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External Influences on U.S. Undergraduate Mathematics Curricula: 1950-2000 - Discrete Mathematics

Author(s): 
Walter Meyer (Adelphi University)

Discrete Mathematics

In a nutshell, the story of the Discrete Mathematics course is that the computer science community devised and promoted this course, asked the mathematical community to teach it, and the mathematical community did so – a clear case of openness to the world outside mathematics.

The computer science community had decided as early as 1968 that its majors should study a discrete mathematics course [1].  Corresponding interest in such a course in the mathematical community was, around this time, only flickering to life.  One notable example was a Discrete Mathematics course at Swarthmore pioneered by Eugene Klotz in 1970-71, soon to be joined by Steve Maurer.  But CBMS figures show only about 1000 enrollments in such a course in 1970 in the union of mathematics, computer science, statistics, operations research, and other mathematical science departments.  Most of these courses were taught in computer science departments according to Anthony Ralston, a mathematics Ph.D. who was also prominent in the computer science world as chair of computer science at the State University of New York at Buffalo [53]

In order to confirm how interest in this course was distributed between computer science and mathematics departments, we examined, with the help of WorldCat, all English language books with “Discrete Mathematics” or “Discrete Structures” in their titles published between 1973, when the first such book appeared, and 1988.  Some of these books are probably too advanced for undergraduate use at many universities, but it is unlikely that this search missed any significant number of undergraduate texts usable for a Discrete Mathematics course. 

Our search turned up 42 books that had at least one author working at an American institution.  Until 1984, at most two authors were people whose professional activities were mainly in a mathematics department or research lab.  All the rest were working in computer science environments.  We determined the loci of professional activity partly from examining the frontmatter of the textbooks mentioned above, partly from email contacts with the authors, and partly from our personal knowledge of some of the authors.  Starting in 1984, mathematical authors began to predominate.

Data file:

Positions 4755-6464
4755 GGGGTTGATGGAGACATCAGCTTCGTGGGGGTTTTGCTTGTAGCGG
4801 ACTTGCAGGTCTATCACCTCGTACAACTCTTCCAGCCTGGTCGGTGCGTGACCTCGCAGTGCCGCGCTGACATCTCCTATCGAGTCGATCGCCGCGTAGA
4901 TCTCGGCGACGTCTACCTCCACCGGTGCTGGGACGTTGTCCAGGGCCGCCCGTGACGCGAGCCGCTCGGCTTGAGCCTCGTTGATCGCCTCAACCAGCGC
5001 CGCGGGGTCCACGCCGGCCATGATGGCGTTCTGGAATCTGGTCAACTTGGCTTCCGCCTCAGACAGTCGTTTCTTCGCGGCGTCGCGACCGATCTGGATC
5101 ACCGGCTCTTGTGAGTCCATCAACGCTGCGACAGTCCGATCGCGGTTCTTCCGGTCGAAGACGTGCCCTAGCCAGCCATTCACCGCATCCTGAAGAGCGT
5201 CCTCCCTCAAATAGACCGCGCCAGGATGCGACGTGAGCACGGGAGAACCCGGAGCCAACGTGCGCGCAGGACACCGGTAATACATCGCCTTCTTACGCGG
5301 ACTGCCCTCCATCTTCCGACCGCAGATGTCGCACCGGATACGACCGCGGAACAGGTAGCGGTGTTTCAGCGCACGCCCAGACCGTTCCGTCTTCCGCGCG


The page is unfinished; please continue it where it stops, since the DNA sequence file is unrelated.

Although computer scientists can be said to have invented this course through their early curriculum recommendations and textbooks, in time they became increasingly interested in leaving the teaching of it to mathematics departments [36].  Ralston was the ambassador who, more than anyone else, furthered this transfer of duties.  In a series of workshops, talks, articles and committee activity around 1980, he urged mathematics departments to create discrete mathematics courses [52].  As noted above, a few years after Ralston’s burst of advocacy, discrete mathematics books written by mathematical authors began to appear.  And by the Fall of 2000, enrollments in discrete mathematics courses in mathematics departments reached approximately 31,000 according to CBMS.

If one wishes to trace the influences on the Discrete Mathematics course back to before the creation of the academic computer science community, one might ask why that community exists in the first place.  The reason, obviously, lies in the existence and explosive development of computers, which in turn depended on work in mathematics, but also on contributions from electrical engineers and intense encouragement from commercial and military circles.

Walter Meyer (Adelphi University), "External Influences on U.S. Undergraduate Mathematics Curricula: 1950-2000 - Discrete Mathematics," Loci (August 2013)

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